Yale School of Management


My research focuses primarily on how framing and contextual cues impact decision making and satisfaction. Within this domain, I look at how framing might have different effects on immediate decisions versus long term satisfaction and persistence, how contextual clues impact expectations and satisfaction, and how intercepting people at the “right” point in the decision process can impact attention and behavior.

My projects also share a domain focus in the areas of financial and physical well-being, with a common goal of understanding how to motivate difficult behaviors over the long term. Within these domains, I rely on a mix of lab and field experiments – usually testing in the field with a corporate or non-profit partners and then working to determine a mechanism and/or boundary conditions in the lab.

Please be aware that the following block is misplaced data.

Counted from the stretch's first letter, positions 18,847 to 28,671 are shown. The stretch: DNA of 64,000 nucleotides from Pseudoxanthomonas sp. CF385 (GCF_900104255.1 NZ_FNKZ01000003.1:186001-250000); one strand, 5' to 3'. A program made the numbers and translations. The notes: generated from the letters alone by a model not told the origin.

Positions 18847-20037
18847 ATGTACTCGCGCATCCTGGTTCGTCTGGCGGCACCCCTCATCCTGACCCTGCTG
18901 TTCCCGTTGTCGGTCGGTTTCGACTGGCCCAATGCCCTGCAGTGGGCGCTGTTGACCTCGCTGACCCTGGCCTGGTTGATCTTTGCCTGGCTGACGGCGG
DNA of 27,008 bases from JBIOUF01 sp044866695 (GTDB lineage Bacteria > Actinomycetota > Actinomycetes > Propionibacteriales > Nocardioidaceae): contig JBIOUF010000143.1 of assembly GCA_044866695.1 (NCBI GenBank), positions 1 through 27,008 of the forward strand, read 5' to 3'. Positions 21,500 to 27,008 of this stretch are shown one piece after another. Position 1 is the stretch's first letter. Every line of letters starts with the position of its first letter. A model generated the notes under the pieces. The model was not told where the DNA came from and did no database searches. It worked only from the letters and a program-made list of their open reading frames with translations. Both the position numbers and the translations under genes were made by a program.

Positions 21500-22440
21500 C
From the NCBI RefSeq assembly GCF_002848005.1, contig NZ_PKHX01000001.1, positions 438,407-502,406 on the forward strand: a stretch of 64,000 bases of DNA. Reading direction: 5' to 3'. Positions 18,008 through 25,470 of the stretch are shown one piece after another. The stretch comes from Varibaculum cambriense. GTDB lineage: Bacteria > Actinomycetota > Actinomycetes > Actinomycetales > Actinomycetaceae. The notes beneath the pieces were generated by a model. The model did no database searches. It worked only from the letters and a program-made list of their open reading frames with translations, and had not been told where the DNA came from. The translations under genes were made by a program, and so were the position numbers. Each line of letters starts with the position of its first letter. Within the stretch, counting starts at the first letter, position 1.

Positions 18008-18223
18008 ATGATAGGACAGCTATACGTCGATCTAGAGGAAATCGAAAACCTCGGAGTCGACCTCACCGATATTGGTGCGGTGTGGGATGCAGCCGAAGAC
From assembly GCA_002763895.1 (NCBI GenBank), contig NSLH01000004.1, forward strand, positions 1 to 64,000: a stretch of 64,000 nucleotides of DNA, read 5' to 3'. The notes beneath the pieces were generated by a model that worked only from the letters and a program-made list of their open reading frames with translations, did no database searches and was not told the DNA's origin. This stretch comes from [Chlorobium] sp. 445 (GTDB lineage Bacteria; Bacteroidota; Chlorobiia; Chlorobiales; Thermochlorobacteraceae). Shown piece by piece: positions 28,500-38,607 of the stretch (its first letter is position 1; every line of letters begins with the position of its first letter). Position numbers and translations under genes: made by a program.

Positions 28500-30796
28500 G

I received my PhD and MBA from the MIT Sloan School of Management and my BA in Economics from Williams College. Before coming to academia to study consumer behavior formally, I spent several years working for a hedge fund being fascinated and frustrated by the psychology of investing behavior.